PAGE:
Probable GST implications arising from disputes during COVID-19 crisis
With over 3.5 lakh Coronavirus cases in the country, India is definitely struggling at all economic fronts. This pandemic and subsequent lockdown has created challenges at domestic as well as international levels and a major pain point during this outbreak is the impact on businesses who are currently unable to honour their commitments. Businesses will obviously shield themselves behind legal norms like force majeure clauses, termination of contracts, forfeiture of advances, re-negotiation of contracts etc. But that does not mean they will be able to shield themselves from the GST implications while dealing with such disputes.
This article outlines possible dispute scenarios and their corresponding implications under the Goods and Services Tax.
The force majeure clause frees both parties from liability or obligation when an extraordinary event or circumstance that is beyond the control of either party occurs, in this case, the Coronavirus pandemic and subsequent lockdown. Neither party can be held responsible for such an event. In such situations, contracts are settled by temporarily suspending certain obligations like delayed payments. While this can be easily settled, the provisions under GST law require vendors to be paid within 180 days or six months from the date of the invoice in order to claim input tax credit. If taxpayers default in payments to vendors, they will have to reverse the input tax credit along with interest.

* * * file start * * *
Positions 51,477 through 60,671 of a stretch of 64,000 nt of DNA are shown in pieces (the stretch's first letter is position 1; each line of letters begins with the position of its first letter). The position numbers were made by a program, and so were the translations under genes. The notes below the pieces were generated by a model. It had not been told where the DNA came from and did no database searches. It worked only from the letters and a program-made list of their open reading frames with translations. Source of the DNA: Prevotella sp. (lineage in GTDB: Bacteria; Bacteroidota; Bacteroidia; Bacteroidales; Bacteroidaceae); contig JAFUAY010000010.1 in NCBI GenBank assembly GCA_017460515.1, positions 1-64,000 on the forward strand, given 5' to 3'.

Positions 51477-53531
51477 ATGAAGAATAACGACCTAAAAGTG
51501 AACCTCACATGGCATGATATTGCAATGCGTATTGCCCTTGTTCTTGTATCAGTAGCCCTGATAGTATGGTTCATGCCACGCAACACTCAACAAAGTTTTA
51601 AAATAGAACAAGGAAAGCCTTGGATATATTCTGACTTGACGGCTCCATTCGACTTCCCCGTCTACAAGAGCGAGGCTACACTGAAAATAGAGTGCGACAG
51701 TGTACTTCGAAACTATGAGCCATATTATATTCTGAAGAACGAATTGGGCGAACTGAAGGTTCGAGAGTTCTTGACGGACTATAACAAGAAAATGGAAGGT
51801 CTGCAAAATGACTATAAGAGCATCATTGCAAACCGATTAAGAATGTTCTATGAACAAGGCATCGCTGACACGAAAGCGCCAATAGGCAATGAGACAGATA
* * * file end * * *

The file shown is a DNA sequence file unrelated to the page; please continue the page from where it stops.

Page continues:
Termination of contract
If business operations are disrupted to an extent that requires forcible termination of contract (possibly due to lack of raw materials, manpower etc), contracts usually have a penalty clause under which the defaulting party will be required to pay a previously agreed upon sum due to termination of contract. As per the provisions under GST law, penalties paid due to breach of contract might come under the consideration of supply and hence could stand the chance of attracting GST. While this situation still requires clarifications as opinions stand divided on whether penalties due to breach of contract are taxable under GST, they could very well be a possibility.
Forfeiture of advances and deposits
Similar to the above-mentioned possible implication, if a contract between two parties is terminated then any advance payments will have to be forfeited. These amounts could be considered as supply under the provisions of GST law. In an advance ruling by the AAR of Uttarakhand, the bench observed that advance amounts should be taxable under GST as consideration for tolerating an act. While the AAR ruling is for an isolated case, this implication should also be clarified by the Centre.
Encashment if bank guarantee
Business contracts can have an indemnity clause which refers to the contractual transfer of risk between two contractual parties generally to prevent loss or compensate for a loss which may occur as a result of a specified event. As per the norms of this clause, the principal indemnifies the surety upon encashment of the bank guarantee by the creditor. At present, the amount paid by the principal to the surety is not taxable under GST but there is a possibility that it is brought under the GST ambit in a bid to increase revenue collections.
If there is a takeaway from the disruption caused by the Coronavirus pandemic, it is that businesses will have to take tax laws into consideration for even unprecedented scenarios so as to easily mitigate risks in the future.
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